Many would need to leave work and claim benefits to afford accommodation
A majority of homeless people in Scotland have been led to believe they can’t afford homeless accommodation.
A new survey conducted by Homeless Action Scotland revealed 74.2% of people experiencing homelessness have been previously told that they would not be able to afford rent for homeless accommodation.
Most respondents to these questions told the charity that their clients did not take up the offer of homeless accommodation as a result.
There was also a proportion of respondents who informed the organisation that their service users had to stop working or give up full-time education to access homeless accommodation.
The reason most given was that being in employment or adult education effectively disbarred their client from using benefits to pay for the high rental charges associated with homeless accommodation.
Sofa surfing was common for those presented as homeless but were working, which was highlighted as a gender-based issue.
One respondent said that rental charges are capped irrespective of whether the accommodation is used for homeless accommodation. However, this appears not be standard practice across Scotland.
Gavin Yates, CEO of Homeless Action Scotland, said: “We are very grateful to our members for highlighting their concerns on this important issue. It is clear in some authorities there have been approaches taken to encourage homeless people to continue to work and to ensure they can do that at no detriment. In others the advice has been to cease work and claim benefits. This cannot be the right answer to this issue.
“It can’t be right that some councils charge working people £300 a week for temporary accommodation when the average rent is nearer £75.
“There needs to be an end brought to this postcode lottery and everyone that can and wishes to work should be able to access social housing at an affordable rate. This practice of allowing people to build up unsustainable housing debt must end.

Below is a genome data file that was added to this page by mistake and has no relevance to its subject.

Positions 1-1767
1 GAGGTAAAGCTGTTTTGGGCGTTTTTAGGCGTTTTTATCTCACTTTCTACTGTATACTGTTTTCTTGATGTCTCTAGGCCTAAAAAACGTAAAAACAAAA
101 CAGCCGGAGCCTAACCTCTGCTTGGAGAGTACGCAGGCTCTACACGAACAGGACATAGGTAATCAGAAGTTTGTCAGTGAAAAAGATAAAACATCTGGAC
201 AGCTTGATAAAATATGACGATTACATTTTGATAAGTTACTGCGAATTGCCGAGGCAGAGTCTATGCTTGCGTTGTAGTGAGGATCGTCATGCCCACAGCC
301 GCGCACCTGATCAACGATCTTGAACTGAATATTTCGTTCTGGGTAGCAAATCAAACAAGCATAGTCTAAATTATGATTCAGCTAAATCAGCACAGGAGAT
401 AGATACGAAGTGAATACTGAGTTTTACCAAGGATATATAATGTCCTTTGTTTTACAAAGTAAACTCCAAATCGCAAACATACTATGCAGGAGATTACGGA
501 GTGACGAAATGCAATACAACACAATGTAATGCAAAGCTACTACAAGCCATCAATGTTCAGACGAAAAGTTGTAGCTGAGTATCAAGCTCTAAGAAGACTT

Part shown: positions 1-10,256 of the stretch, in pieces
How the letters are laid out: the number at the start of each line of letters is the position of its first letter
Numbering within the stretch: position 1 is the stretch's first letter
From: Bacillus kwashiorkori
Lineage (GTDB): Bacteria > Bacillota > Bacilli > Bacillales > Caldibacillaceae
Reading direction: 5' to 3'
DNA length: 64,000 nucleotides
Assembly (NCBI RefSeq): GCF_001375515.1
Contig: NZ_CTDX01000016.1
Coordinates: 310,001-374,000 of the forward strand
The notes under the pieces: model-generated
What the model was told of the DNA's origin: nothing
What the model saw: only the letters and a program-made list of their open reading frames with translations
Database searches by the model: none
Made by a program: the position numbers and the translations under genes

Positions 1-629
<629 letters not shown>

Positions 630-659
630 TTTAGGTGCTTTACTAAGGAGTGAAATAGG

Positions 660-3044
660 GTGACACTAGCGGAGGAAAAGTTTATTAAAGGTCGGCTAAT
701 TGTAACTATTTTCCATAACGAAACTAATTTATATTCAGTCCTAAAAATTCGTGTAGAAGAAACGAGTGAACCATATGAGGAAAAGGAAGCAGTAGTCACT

“We are calling for an immediate taskforce with the key players round the table including COSLA and the Scottish Housing Regulator to end this practice for good.”
The ability to access financial support via housing benefit while working was also a factor on whether clients were able to access temporary homeless accommodation or not.
A respondent said: “We have definitely had cases of clients living in their cars or vans, because it was too expensive to go homeless. I remember one was a window cleaner, another a care assistant.”
Another added: “Most did not access accommodation but the ones who had no other choice had to, (they) reported being plunged into severe financial hardship and due to the impact of living in B&B or hostel/supported accommodation found holding the job down difficult.”
Several of the respondents pointed out that some of the temporary accommodations, such as B&B’s or supported accommodations, have set curfew hours which make it difficult for anyone who is working out with normal office hours.
Another issue highlighted was one of discrimination against people living in homeless accommodation when they applied for a job.